A survey released Saturday showed governments are fast losing support for their handling of the coronavirus pandemic, as health officials recorded a surge of more than 280,000 new cases globally two days in a row.
Brazilian President Jair Bolsonaro, widely criticised for his handling of the crisis there, appeared to credit an unproven treatment for his recovery from the virus.
And in the streets of Jerusalem and other cities, thousands called for Israeli Prime Minister Benjamin Netanyahu to resign, in part for his management of the coronavirus crisis.
There were more than 280,000 new cases recorded globally on both Thursday and Friday, the highest daily rises since the virus emerged in China late last year, according to an AFP count based on official sources -- an alarming uptick in the spread of the virus.
Nearly a third of the world's 15.8 million infections have been registered since July 1, while the total death toll nears 640,000.
The World Health Organization said more than a million cases had been recorded in each of the last five weeks, "with over 280,000 being reported on July 24 alone".
"While no country is unaffected, this rise is driven by high transmission in large and populous countries in the Americas and South Asia," it said in a statement on Saturday.
Brazil and India had recently reported their highest daily increases, it added, while the figures remained worryingly high in the United States and South Africa -- where Trade Minister Ebrahim Patel tested positive for the virus Saturday.
The US, still the hardest-hit nation, on Friday reported its second straight day of more than 70,000 new cases and over 1,000 deaths as the virus surges in the south and west.
- Bolsonaro tests negative -
As governments worldwide struggle to contain the virus despite long and economically crippling lockdowns imposed on millions of people, a new survey suggested that faith in authorities is dwindling in six rich nations.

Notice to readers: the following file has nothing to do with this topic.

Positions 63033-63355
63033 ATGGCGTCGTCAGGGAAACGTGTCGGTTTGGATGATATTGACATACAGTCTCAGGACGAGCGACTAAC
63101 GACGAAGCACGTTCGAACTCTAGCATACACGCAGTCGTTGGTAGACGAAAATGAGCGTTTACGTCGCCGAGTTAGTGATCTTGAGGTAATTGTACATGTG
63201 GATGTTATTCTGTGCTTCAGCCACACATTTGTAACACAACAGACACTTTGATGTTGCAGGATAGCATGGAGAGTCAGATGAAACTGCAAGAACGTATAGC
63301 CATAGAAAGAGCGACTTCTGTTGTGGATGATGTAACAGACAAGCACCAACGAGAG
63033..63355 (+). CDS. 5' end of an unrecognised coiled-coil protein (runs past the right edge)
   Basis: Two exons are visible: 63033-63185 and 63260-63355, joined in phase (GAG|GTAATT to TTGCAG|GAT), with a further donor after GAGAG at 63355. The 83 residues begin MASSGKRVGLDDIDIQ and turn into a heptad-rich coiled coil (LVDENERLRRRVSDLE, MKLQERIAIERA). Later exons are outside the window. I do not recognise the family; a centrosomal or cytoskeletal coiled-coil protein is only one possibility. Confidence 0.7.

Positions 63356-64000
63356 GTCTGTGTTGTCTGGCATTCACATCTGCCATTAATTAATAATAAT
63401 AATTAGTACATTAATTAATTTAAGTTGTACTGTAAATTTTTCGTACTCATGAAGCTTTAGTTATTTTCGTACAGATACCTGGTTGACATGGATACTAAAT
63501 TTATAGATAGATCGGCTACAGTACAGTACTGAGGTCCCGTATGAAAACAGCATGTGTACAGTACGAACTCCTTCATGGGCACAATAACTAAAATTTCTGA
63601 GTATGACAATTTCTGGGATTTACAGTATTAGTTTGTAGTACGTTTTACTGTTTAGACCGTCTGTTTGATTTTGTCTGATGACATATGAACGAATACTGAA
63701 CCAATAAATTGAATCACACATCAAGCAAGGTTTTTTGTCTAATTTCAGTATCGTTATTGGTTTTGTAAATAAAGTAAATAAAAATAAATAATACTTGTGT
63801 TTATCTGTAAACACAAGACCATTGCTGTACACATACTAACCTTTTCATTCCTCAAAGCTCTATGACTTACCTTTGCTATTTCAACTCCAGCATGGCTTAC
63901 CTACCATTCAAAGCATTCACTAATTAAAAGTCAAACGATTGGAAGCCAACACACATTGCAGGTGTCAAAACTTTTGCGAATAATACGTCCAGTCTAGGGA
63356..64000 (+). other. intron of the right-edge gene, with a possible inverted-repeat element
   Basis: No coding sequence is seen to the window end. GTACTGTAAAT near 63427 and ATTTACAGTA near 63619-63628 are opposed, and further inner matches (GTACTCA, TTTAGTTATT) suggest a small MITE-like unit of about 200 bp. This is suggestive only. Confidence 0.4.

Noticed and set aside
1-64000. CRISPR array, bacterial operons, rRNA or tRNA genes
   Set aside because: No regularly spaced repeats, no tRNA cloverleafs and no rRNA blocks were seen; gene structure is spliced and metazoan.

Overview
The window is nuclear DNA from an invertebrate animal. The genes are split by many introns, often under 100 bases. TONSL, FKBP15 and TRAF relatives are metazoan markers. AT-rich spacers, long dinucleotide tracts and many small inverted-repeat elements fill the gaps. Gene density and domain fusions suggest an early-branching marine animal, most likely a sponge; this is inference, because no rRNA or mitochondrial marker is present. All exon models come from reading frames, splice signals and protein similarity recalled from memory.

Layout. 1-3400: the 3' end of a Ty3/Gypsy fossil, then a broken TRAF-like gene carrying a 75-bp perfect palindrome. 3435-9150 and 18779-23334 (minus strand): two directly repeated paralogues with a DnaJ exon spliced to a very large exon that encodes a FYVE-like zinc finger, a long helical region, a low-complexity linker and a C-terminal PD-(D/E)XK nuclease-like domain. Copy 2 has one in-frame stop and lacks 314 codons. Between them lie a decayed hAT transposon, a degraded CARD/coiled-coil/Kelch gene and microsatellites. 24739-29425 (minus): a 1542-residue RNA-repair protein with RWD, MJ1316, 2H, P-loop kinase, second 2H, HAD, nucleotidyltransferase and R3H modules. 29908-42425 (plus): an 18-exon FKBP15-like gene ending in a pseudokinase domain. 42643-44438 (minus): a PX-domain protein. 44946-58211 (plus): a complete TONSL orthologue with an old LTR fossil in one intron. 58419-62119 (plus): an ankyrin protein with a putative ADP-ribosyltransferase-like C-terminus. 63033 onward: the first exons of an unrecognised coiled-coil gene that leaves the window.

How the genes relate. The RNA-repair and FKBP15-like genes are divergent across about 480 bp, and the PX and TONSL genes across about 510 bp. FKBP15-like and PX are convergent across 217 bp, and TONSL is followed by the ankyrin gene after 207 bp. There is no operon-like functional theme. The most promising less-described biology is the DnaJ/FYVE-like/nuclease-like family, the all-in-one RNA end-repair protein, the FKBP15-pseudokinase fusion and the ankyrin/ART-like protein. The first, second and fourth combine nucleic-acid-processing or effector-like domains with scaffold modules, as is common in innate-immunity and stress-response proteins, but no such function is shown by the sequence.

Populations in France, Germany, Britain, Japan, Sweden and the US widely believed death and infection figures to be higher than recorded, according to the study, which polled 1,000 people in each nation.
"In most countries this month, support for national governments is falling," said the report by the Kekst CNC communications consultancy.
One world leader widely criticised over his handling of the pandemic is Brazil's Bolsonaro, who was diagnosed with coronavirus on July 7.
Bolsonaro, who has downplayed what he calls "a little flu", announced on Twitter Saturday that he had finally tested negative.
In an photo accompanying the statement, he was pictured holding a packet of hydroxychloroquine, whose effectiveness against COVID-19 has not been demonstrated in clinical trials.
Brazil's biggest city Sao Paulo on Saturday said it was indefinitely postponing its 2021 carnival. Hours later, Rio de Janeiro cancelled its New Year's Eve festivities.
Thousands of Israelis protested Saturday in Jerusalem and other cities including Tel Aviv, demanding Netanyahu's resignation over his government's handling of the coronavirus pandemic.
They were also objecting to a new law that gives the government special powers to fight the spread of the virus until the end of 2021.
- Fresh clusters -
Fresh clusters, meanwhile, were emerging across Asia.
South Korea on Saturday reported its highest infections figure in nearly four months, while Vietnam recorded its first locally transmitted case in nearly 100 days.
Officials in China said they would introduce fresh measures and testing in the port city of Dalian, home to about six million people, after detecting fresh infections thee.
That did not prevent the Chinese Super League kicking off behind closed doors on Saturday. Players of Guangzhou Evergrande and Shanghai Shenhua observed a minute's silence for the victims of the pandemic.
Europe remains the hardest-hit continent, accounting for a fifth of the world's case count.
Belgium said Saturday it could further tighten its restrictions following the death of a three-year-old girl, the country's youngest victim of the virus.
Recent outbreaks in the Spanish regions of Aragon and Catalonia have led to fresh curbs on daily life.
Many tourists were nevertheless reluctant to cancel their plans.
"If we cancelled our holiday, which has been planned since February, we would lose the rental money," said Fanny Lievens, on route with her family to Catalonia from the southern French city of Montpellier.
In France, where infections have been rising, Prime Minister Jean Castex announced on-the-spot testing for travellers arriving from 16 high-risk nations.
But he told Nice Matin newspaper he wanted above all else to avoid returning to a full lockdown because of the economic damage it did -- and the psychological harm that many people suffered.
Britain meanwhile has made it compulsory to wear a face covering in shopping centres, banks, takeaway outlets, sandwich shops and supermarkets.
And it announced Saturday it was reimposing two weeks of self-isolation on travellers arriving from Spain after a surge in cases there.